4. Cast Repel the Darkness on two of my own heroic creatures mid-combat.
  5. Start off with Fume Spitter, Generator Servant, Ronom Unicorn, Bloodflow Connoisseur, or any other sacrifice outlet. Then enchant it with Pattern of Rebirth. Voila, turn-4 Emrakul.
  6. Build a deck around Shirei, Shizo’s Caretaker. You could pair Shirei with Fumespitter or Apprentice Necromancer, but you could go deeper. For instance, how about sacrificing Archaeomancer to Stitcher’s Apprentice, netting a 2/2 and a free instant or sorcery spell each turn?
  7. Use Sovereigns of Lost Alara to fetch Eldrazi Conscription. For the ultimate lucksack achievement, randomly mill over Eldrazi Conscription, then cast a turn-4 Iridescent Drake.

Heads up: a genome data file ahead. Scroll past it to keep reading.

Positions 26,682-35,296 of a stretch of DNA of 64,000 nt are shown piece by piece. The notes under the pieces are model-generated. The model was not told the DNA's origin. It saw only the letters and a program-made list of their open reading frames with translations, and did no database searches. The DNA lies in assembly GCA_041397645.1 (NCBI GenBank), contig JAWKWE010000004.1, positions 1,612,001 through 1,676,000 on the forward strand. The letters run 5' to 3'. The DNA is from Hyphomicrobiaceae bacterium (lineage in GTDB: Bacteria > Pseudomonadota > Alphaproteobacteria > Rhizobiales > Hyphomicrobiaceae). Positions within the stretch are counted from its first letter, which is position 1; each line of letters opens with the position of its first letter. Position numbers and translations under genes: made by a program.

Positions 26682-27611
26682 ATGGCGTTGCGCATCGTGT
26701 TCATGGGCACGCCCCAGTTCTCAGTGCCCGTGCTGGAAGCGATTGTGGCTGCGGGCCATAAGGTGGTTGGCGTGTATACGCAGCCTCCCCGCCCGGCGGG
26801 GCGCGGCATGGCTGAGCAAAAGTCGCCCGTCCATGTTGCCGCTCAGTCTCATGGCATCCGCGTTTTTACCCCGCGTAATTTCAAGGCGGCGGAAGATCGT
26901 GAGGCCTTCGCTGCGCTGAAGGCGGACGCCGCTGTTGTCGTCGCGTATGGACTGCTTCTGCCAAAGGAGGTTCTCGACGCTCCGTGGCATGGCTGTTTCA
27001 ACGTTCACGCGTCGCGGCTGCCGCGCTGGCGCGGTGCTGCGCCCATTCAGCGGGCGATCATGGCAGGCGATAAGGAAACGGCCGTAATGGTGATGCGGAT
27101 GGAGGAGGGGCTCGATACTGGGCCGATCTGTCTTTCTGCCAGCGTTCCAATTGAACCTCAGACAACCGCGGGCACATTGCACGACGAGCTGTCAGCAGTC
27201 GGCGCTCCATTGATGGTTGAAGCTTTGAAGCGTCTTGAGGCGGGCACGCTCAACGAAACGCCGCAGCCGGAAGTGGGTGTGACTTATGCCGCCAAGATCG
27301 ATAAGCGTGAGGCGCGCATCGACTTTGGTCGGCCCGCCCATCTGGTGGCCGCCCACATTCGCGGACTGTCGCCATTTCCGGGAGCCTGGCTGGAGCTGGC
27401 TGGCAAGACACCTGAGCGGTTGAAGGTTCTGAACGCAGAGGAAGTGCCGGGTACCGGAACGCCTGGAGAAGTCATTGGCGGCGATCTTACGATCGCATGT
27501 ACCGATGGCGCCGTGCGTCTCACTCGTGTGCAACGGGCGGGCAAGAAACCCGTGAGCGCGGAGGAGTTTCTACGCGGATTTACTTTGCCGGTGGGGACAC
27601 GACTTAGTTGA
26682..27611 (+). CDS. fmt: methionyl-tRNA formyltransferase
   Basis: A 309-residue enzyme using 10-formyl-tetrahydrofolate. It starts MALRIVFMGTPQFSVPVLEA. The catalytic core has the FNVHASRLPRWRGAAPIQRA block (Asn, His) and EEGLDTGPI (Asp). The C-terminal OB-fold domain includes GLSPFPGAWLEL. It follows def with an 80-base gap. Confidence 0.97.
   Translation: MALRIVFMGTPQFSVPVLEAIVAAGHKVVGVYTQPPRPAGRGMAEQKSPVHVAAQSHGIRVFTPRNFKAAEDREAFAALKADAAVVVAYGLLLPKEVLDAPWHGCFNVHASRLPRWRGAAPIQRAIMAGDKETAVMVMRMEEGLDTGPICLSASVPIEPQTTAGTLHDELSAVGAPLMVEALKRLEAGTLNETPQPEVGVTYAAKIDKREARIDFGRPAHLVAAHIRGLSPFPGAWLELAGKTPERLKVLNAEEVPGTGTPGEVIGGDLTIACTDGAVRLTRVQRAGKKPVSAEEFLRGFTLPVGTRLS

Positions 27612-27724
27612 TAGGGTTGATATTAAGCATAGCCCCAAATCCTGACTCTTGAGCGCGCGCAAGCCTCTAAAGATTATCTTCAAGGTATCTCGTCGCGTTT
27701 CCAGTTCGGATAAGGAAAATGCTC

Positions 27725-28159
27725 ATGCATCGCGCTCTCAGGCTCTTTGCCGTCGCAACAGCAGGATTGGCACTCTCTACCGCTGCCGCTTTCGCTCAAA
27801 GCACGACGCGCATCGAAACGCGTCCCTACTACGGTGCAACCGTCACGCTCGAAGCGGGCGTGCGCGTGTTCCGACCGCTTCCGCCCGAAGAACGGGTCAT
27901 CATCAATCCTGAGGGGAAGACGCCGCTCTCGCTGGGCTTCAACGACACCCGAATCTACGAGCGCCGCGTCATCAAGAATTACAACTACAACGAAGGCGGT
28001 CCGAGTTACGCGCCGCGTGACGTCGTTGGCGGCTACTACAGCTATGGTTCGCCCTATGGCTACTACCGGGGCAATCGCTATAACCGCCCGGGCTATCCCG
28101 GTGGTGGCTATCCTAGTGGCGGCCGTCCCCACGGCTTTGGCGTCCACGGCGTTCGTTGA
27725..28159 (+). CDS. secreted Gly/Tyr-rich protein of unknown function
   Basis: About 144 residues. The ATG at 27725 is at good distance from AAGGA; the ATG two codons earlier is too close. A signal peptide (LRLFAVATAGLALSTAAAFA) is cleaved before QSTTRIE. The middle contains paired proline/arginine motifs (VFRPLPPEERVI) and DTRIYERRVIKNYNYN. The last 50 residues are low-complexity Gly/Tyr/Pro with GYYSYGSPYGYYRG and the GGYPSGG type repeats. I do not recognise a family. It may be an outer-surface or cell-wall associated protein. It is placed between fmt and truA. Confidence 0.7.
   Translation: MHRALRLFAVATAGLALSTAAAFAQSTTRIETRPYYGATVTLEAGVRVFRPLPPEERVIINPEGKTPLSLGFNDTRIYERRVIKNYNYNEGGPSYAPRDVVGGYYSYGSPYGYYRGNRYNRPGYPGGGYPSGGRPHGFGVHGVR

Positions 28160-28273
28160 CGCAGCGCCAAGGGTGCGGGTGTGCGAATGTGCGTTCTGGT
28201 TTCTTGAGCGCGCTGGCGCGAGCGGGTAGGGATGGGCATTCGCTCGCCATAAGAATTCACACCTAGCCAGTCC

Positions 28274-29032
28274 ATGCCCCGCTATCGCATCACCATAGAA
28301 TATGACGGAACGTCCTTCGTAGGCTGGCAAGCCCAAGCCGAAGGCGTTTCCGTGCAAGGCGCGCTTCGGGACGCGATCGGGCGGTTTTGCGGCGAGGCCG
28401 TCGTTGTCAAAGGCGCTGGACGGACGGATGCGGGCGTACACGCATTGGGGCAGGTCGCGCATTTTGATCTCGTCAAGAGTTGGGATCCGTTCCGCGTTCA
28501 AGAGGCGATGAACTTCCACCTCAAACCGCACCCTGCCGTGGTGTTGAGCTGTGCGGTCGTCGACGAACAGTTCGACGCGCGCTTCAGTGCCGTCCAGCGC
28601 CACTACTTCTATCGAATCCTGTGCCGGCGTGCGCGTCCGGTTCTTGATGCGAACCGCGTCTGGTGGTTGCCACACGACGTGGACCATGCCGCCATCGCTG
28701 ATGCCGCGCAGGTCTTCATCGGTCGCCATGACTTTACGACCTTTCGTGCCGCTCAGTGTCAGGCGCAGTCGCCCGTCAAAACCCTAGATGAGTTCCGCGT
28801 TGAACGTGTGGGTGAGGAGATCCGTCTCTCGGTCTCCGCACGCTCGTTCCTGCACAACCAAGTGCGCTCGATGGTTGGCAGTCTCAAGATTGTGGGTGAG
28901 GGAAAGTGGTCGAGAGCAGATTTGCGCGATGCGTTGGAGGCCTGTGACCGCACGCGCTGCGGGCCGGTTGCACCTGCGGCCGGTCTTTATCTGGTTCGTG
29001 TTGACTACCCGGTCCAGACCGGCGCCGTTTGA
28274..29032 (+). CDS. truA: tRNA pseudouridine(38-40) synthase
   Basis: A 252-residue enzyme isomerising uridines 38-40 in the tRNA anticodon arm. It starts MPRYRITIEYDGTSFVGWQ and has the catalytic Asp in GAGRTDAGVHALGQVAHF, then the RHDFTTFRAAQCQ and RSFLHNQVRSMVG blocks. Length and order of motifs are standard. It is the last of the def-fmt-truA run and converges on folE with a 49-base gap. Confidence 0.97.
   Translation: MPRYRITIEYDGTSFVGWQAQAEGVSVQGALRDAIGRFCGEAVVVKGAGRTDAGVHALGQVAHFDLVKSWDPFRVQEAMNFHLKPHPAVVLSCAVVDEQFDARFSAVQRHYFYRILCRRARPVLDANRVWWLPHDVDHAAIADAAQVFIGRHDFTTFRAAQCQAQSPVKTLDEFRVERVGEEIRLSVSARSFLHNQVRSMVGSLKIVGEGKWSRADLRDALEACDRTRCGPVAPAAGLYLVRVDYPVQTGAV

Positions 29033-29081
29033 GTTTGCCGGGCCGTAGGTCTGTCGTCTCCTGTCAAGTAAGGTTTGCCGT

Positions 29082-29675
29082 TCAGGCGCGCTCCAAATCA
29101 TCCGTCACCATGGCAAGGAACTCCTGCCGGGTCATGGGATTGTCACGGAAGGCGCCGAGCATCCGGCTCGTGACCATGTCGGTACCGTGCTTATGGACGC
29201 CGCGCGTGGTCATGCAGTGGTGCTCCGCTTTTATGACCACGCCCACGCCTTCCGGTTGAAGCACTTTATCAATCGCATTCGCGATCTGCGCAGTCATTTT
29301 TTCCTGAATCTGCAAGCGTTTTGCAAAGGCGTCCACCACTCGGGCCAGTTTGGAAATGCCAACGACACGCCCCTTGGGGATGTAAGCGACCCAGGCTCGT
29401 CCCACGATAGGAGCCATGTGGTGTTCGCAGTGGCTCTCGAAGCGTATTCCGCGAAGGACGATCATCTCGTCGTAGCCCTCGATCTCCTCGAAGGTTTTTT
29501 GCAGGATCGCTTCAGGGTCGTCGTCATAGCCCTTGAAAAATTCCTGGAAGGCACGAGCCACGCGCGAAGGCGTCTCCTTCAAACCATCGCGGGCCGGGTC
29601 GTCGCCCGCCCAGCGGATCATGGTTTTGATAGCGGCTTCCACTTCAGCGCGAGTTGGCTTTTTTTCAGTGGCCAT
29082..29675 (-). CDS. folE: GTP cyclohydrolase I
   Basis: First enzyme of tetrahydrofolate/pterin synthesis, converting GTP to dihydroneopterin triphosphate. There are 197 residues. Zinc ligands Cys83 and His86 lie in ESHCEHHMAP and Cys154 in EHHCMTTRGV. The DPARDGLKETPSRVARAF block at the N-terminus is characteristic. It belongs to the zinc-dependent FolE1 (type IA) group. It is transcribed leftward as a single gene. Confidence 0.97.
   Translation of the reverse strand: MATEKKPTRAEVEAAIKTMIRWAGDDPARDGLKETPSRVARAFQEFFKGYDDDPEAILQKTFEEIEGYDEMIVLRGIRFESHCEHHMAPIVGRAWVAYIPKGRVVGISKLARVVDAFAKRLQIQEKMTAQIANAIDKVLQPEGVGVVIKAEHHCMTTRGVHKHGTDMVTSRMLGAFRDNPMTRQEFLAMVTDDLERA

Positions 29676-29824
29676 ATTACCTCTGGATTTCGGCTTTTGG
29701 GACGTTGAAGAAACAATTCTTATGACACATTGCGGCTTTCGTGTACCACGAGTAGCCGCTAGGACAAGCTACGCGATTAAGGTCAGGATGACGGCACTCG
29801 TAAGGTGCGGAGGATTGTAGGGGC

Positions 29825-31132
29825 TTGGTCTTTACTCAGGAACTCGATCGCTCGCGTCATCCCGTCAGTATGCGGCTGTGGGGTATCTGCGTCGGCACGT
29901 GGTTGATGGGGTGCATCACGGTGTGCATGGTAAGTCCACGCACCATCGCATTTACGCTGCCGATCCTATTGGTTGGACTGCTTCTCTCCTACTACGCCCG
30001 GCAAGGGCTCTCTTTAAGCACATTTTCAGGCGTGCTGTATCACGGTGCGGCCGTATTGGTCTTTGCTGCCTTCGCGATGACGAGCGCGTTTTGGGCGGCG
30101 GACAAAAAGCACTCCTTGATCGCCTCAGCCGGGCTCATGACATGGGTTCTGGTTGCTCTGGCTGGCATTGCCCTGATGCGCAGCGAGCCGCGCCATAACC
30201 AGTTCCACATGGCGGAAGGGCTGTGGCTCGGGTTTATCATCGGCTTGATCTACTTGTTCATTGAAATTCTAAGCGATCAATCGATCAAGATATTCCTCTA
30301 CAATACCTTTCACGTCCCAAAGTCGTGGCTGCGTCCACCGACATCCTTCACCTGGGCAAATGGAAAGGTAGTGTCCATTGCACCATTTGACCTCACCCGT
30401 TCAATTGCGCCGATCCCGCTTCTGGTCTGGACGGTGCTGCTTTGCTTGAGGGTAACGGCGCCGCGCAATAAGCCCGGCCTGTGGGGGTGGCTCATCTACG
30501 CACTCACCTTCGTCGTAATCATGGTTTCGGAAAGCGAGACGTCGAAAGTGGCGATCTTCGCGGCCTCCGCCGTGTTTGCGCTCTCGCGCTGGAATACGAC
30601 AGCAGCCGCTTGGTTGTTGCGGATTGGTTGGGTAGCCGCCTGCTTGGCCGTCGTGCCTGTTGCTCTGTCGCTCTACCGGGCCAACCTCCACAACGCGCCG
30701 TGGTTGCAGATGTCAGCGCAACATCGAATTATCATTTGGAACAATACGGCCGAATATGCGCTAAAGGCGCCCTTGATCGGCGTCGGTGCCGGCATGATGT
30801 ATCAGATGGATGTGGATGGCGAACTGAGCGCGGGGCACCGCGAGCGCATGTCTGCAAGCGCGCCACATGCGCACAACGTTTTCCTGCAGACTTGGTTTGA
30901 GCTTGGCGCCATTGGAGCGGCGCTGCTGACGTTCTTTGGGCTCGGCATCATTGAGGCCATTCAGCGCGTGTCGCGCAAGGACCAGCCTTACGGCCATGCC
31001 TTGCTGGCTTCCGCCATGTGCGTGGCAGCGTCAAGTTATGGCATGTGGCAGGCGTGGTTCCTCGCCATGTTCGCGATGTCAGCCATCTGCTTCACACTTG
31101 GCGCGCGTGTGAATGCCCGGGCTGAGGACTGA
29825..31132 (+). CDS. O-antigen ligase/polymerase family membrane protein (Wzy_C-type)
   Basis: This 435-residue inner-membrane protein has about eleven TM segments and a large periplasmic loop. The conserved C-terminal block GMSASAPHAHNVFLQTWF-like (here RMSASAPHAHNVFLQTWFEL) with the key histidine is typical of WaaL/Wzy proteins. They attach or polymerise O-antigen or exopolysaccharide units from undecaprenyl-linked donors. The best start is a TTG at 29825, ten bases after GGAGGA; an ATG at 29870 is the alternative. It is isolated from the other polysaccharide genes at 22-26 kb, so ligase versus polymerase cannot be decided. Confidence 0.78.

8. Reveillark + Eternal Witness + Murderous Redcap + Phyrexian Altar + Bridge from Below in the graveyard = infinite damage and infinite mana.
  9. Mill over my entire deck, cast two Songs of the Damned, then hard cast Conflagrate for 20.
  10. Turn 1 Entomb. Turn 2 Reanimate. Wait, are we playing Limited or Legacy?
  11. Turn 1 Dark Depths. Turn 2 Urborg, Tomb of Yawgmoth. Turn 3 Thespian’s Stage. Are you sure this isn’t Legacy?


With so many nostalgic combos, this format looks similar to some of my favorite Cubes. If you want a chance to open Ultimate Masters boosters at the highest level of competition, then don’t miss Grand Prix Vancouver or Grand Prix Prague.

Since the prime goal of this aggregate list is to spawn debate, let me know which cards you felt were overrated or underrated. Also, if you have sweet additions to the bucket list or alternative Draft archetype ideas, then don’t hesitate to share your suggestions in the comment section below!